Rent Tokyo Story / Brothers and Sisters of the Toda Family (1953)

4.0 of 5 from 234 ratings
2h 16min
Rent Tokyo Story / Brothers and Sisters of the Toda Family (aka Tôkyô monogatari / Todake no kyôdai) Online DVD & Blu-ray Rental
  • General info
  • Available formats
Synopsis:
A constant fixture in critics' polls, Yasujiro Ozu's most enduring masterpiece, 'Tokyo Story', is a beautifully nuanced exploration of filial duty, expectation and regret. From the simple tale of an elderly husband and wife's visit to Tokyo to see their grown-up children, Ozu draws a compelling contrast between the measured dignity of age and the hurried insensitivity of a younger generation.
Actors:
, , , , , , , , , , , , , , , Sachiko Mitani, , Mitsuhiro Môri, Junko Anan,
Directors:
Producers:
Takeshi Yamamoto
Writers:
Kôgo Noda, Yasujirô Ozu, Tadao Ikeda
Aka:
Tôkyô monogatari / Todake no kyôdai
Studio:
BFI Video
Genres:
Children & Family, Classics, Drama
Countries:
Japan, Children & Family, Classics, Drama
BBFC:
Release Date:
06/12/2004
Run Time:
236 minutes
Languages:
Japanese Dolby Digital 1.0 Mono, Japanese LPCM Mono
Subtitles:
English
DVD Regions:
Region 2
Formats:
Pal
Aspect Ratio:
Full Screen 1.33:1 / 4:3
Colour:
B & W
Bonus:
  • Ozu's incisive satire, 'Brothers and Sisters of the Toda Family' (1940), also included here, explores similar themes. After the death of her husband, Mrs Toda and her youngest daughter receive a frosty welcome from extended family
BBFC:
Release Date:
19/07/2010
Run Time:
136 minutes
Languages:
Japanese LPCM Mono
Subtitles:
English
Formats:
Pal
Aspect Ratio:
Full Screen 1.33:1 / 4:3
Colour:
B & W
BLU-RAY Regions:
B

Rent other films like Tokyo Story / Brothers and Sisters of the Toda Family

Reviews (1) of Tokyo Story / Brothers and Sisters of the Toda Family

Slow essay drama exploring post-war Japanese culture is not, for me, 'the best film of all time' - Tokyo Story / Brothers and Sisters of the Toda Family review by BW

Spoiler Alert
09/02/2018

Toyko Story is one of the most critically acclaimed films. In a 2012 poll of film directors conducted by Sight & Sound it was voted the best film of all time. I find it difficult to understand such high opinions of the movie. I quite like this essay-type film which explores its subject matter with clarity, focus and a thoughtful, inquiring approach. Ostensibly the central theme of the piece is of grown-up children having little time for their parents. In the increasingly urban and westernised Japan of the 1950s, the siblings in this film have moved to Toyko and a metropolitan life that contrasts quite sharply with the traditional Japanese culture of their parents.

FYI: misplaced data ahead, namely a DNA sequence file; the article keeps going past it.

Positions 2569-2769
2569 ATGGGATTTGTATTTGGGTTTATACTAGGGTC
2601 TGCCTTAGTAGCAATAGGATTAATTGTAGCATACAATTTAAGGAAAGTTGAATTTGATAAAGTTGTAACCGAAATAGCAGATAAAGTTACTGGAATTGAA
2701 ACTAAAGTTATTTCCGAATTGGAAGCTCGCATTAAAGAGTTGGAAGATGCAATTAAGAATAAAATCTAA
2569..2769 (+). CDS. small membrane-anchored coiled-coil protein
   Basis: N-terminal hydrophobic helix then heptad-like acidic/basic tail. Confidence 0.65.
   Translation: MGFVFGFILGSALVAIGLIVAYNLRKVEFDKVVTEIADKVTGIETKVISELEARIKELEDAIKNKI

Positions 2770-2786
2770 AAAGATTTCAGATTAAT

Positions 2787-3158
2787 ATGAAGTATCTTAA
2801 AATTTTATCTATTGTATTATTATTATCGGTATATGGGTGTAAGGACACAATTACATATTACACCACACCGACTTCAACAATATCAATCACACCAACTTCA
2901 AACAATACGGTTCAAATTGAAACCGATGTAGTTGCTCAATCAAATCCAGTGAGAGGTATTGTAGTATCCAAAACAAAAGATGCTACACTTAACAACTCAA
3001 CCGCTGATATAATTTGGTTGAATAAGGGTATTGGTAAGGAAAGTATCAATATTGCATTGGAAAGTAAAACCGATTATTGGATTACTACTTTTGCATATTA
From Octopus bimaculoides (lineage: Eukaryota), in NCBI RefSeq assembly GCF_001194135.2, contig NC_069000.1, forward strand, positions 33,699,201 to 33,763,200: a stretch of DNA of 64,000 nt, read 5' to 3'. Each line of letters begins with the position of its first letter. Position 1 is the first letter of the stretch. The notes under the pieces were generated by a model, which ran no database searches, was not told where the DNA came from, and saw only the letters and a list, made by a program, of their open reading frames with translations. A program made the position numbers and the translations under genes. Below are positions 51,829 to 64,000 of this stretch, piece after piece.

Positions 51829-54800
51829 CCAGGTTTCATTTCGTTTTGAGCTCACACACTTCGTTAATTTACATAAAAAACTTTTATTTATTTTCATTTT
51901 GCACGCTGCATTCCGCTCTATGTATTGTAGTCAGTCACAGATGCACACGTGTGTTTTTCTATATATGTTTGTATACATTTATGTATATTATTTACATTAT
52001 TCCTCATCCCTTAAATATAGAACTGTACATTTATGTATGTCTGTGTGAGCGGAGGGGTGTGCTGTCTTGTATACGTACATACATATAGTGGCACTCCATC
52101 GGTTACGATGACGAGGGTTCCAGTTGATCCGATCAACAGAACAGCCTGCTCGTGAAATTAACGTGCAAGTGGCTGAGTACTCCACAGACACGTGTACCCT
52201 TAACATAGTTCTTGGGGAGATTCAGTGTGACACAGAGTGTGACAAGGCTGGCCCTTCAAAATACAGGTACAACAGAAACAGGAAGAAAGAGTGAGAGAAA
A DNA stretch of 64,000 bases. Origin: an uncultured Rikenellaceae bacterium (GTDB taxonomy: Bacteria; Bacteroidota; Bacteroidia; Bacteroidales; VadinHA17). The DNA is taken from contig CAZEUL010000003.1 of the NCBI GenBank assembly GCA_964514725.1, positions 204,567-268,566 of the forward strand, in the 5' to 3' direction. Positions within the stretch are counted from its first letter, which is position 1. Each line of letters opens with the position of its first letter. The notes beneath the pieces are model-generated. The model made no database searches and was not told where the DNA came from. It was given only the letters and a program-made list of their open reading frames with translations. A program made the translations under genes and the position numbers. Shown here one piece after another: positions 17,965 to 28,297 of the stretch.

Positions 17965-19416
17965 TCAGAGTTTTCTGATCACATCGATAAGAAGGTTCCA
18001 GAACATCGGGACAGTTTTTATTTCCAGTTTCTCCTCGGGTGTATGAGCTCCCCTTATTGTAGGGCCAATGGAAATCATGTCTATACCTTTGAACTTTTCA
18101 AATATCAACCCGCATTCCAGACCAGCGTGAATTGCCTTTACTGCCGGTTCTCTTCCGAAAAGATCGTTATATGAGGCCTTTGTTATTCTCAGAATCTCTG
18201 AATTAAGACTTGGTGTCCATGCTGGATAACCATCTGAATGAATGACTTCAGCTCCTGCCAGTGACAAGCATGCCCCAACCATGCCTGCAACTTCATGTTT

The brief review accompanying the copy I watched called the film a 'finely nuanced' drama but I see it very differently. The difficulties between the elderly parents and their grown-up children are repeatedly foregrounded and emphasised. It's not a slight thing glimpsed in gestures and tone of phrase but the basic narrative focus of the script. Similarly, the characters come across as quite plain and one-dimensional. There is acting here but it is of the Brechtian kind, as you might expect of a film-as-essay where ideas and arguments are being methodically explored by the drama. Other admirers of Toyko Story comment on the objective approach that the direction and camera takes - steady and unobtrusive, aspiring to a cinema of non-attachment in the Buddhist sense. I wonder if the polite and formulaic Japanese customs, manners and tatami mat gatherings often portrayed by the drama may amplify this idea of a similarly detached film-making approach.

Toyko Story seemed over-long but it does come alive in the final third of the movie. In scenes towards the end some of the characters uncover a depth and passion hitherto unseen. At the end, Toyko Story comes across as a film concerned with deep existential matters along with the cultural debates it either hints at (the Westernisation of Japanese culture) or boldly covers throughout (the difference between generations). It is a film that asks questions without providing shallow answers or polemics. I am a viewer who enjoys slow, thoughtful films and can rate black-and-white classics too but ultimately Toyko Story took too long for me to come alive and generate interest.

3 out of 8 members found this review helpful.

Unlimited films sent to your door, starting at £9.99 a month.